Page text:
Person-centred approach needed when dealing with Chelsea Cloisters, says trafficking charity

A human trafficking charity has urged for a ‘person-centred approach’ after a Chelsea apartment block was embroiled in a prostitution scandal.

It was revealed last Sunday that more than 100 prostitutes are advertised on websites as working from Chelsea Cloisters, branded the ‘ten floors of whores’. The Sloane Avenue mansion block contains 670 flats and is owned by multi-millionaire and Conservative party donor Christopher Moran.

According to the Sunday Times investigation, a number of the women involved are from Romania. A parliamentary report published last summer found this is where most UK-based sex trafficking victims originate.

Tamara Barnett, projects leader at The Human Trafficking Foundation, warned against ‘sensationalist’ reporting and responses that fail to prioritise women’s welfare.

She said: “It’s important not to conflate the sex industry with all human trafficking. There’s always a risk when people come across people who are not English working in the sex industry, or in car washes, or nail bars. They immediately jump to ‘oh, they must be trafficked or exploited’, but some people will be consensually doing this.”

Ms Barnett advocated a ‘person-centred approach’.

She said: “There may well be actual cases of human trafficking, but my concern with jumping in at the deep end is that actually what you really need is more of a safeguarding approach – NGOs or NHS projects going in and asking if these women are ok.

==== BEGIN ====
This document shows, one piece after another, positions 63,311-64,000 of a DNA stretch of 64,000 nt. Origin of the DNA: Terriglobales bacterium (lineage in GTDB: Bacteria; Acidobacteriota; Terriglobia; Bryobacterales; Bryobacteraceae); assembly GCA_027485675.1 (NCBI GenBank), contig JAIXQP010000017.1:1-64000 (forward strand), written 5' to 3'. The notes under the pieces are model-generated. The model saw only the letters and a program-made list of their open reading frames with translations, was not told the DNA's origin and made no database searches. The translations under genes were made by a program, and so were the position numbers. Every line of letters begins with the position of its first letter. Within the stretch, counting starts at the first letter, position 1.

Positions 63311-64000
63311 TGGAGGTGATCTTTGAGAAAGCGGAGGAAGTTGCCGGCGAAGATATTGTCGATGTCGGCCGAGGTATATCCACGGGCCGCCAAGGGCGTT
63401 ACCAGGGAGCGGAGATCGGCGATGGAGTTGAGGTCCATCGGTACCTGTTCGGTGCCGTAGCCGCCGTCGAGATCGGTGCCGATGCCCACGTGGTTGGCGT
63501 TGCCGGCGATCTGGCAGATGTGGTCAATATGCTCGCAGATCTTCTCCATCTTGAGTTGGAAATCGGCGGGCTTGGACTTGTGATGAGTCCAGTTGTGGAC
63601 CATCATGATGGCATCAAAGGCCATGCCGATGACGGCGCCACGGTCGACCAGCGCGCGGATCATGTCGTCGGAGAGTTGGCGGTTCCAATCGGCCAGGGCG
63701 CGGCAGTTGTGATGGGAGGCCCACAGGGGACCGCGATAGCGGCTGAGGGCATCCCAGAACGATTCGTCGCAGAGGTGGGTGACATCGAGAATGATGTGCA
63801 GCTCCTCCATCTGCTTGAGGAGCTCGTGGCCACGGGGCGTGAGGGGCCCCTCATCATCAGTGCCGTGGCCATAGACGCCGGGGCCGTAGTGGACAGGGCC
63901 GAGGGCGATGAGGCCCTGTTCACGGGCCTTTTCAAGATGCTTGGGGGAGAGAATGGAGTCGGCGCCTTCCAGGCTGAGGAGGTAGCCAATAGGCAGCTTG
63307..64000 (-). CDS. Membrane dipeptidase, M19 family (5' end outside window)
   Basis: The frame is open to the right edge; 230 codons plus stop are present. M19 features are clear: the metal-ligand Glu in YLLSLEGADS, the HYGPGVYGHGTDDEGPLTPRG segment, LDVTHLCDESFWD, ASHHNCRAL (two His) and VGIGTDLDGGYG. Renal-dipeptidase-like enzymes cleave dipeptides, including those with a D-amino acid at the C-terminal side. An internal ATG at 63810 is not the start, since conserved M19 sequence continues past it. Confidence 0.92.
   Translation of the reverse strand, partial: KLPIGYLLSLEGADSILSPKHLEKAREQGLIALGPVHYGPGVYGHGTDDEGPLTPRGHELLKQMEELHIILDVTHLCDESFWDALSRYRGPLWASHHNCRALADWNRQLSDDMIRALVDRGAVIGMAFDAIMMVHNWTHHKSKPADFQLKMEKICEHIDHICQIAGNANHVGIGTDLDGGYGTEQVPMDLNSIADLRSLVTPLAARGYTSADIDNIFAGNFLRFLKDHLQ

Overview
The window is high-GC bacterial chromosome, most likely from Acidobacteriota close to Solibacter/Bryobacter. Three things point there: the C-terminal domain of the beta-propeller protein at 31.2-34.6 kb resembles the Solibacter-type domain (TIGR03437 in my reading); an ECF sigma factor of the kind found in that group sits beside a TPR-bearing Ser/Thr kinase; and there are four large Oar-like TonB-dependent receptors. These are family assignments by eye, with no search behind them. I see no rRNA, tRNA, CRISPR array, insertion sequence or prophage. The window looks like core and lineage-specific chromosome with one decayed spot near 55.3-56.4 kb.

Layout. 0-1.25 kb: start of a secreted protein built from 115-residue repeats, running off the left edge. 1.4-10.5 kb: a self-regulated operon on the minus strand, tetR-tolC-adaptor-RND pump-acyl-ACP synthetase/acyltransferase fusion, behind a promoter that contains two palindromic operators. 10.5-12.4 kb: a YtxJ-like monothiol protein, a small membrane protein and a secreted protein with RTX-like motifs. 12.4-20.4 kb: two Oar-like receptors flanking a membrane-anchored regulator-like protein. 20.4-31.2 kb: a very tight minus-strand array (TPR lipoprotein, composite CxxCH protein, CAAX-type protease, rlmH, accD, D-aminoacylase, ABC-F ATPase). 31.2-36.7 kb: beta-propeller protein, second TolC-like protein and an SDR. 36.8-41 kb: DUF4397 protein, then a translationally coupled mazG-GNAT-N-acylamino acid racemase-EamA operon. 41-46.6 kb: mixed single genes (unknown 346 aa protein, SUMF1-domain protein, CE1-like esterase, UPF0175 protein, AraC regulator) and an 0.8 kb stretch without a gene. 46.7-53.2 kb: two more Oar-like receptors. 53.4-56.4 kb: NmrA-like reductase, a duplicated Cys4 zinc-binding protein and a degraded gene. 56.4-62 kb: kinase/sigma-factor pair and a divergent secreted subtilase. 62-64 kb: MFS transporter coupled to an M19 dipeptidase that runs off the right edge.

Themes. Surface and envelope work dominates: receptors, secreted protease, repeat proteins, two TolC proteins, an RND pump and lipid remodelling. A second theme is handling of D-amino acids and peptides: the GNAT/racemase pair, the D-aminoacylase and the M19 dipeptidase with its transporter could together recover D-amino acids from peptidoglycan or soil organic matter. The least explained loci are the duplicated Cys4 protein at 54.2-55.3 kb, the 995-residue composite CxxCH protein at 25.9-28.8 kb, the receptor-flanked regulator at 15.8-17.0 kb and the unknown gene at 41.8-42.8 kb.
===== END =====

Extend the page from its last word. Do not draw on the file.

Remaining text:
“When people come in and try to rescue groups of sex workers it just never works. They won’t suddenly say ‘thank you for rescuing me’. They disappear into the ether. It pushes them into much more dangerous places. Street work is very very dangerous. It’s a completely different ballgame to working in a brothel.

“Having a person-centred approach is really key and I just hope that is what happens rather than police or politicians jumping in after a knee-jerk article.”

The Free For Good bill is currently passing through parliament and would give a victim of trafficking leave to remain for at least one year. This bill hopes to provide greater support to encourage victims to come forward and accept help.

The suggestion that some women working in the building may be victims of sex trafficking prompted a Liberal Democrat councillor in Borough to call on the Prime Minister to give Mr Moran’s donations to a sex worker charity.

Mr Moran has donated £290,000 to the Conservative party, including £87,000 under Theresa May’s leadership.

Councillor Linda Wade, who has represented Earl’s Court in the borough of Kensington and Chelsea since 2010, said: “Mrs May must make a public statement by giving Mr Moran’s donation to the Conservative Party to charities that support sex workers, both as a woman and on human rights grounds.”

She described it as an “open secret” that Chelsea Cloisters was a well-known base for prostitution.

Councillor Wade said: ‘Whether or not Mr Moran was aware of the problems associated with Chelsea Cloisters, many residents in the area have complained about it for years, and so I would have thought a review of the management of the building is essential was in order.”

Emma Dent Coad, Labour MP for Kensington, the neighbouring constituency, said: “Prostitution is a growing problem in the borough, which I have reported to successive borough commanders. It can also involve trafficking of women and drug dealing.

“I hope the police will take this scourge more seriously after this particular revelation.”

A spokesperson for the Royal Borough of Kensington and Chelsea said: “We are aware of the Sunday Times report and allegations made within it. This is a matter for the appropriate authorities to consider and, if necessary, investigate.”

There is no suggestion that Mr Moran is directly involved in any of these activities. He has denied his involvement and stressed his limited involvement in the company’s day-to-day running.

Related Articles